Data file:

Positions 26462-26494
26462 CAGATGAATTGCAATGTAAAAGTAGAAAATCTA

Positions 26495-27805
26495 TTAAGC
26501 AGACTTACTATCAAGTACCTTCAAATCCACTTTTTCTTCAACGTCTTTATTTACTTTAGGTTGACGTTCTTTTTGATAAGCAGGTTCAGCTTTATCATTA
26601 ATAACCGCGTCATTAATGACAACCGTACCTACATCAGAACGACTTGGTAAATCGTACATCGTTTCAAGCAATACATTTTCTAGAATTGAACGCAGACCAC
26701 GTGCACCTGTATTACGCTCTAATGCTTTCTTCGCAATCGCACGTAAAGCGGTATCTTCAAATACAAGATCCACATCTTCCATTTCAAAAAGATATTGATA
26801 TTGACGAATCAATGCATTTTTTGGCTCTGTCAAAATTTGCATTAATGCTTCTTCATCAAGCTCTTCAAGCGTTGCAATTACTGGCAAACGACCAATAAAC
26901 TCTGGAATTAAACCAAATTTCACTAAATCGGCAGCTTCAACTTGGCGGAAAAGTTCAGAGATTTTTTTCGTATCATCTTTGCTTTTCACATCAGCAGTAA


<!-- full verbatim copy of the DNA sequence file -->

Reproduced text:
Positions 26462-26494
26462 CAGATGAATTGCAATGTAAAAGTAGAAAATCTA

Positions 26495-27805
26495 TTAAGC
26501 AGACTTACTATCAAGTACCTTCAAATCCACTTTTTCTTCAACGTCTTTATTTACTTTAGGTTGACGTTCTTTTTGATAAGCAGGTTCAGCTTTATCATTA
26601 ATAACCGCGTCATTAATGACAACCGTACCTACATCAGAACGACTTGGTAAATCGTACATCGTTTCAAGCAATACATTTTCTAGAATTGAACGCAGACCAC
26701 GTGCACCTGTATTACGCTCTAATGCTTTCTTCGCAATCGCACGTAAAGCGGTATCTTCAAATACAAGATCCACATCTTCCATTTCAAAAAGATATTGATA
26801 TTGACGAATCAATGCATTTTTTGGCTCTGTCAAAATTTGCATTAATGCTTCTTCATCAAGCTCTTCAAGCGTTGCAATTACTGGCAAACGACCAATAAAC
26901 TCTGGAATTAAACCAAATTTCACTAAATCGGCAGCTTCAACTTGGCGGAAAAGTTCAGAGATTTTTTTCGTATCATCTTTGCTTTTCACATCAGCAGTAA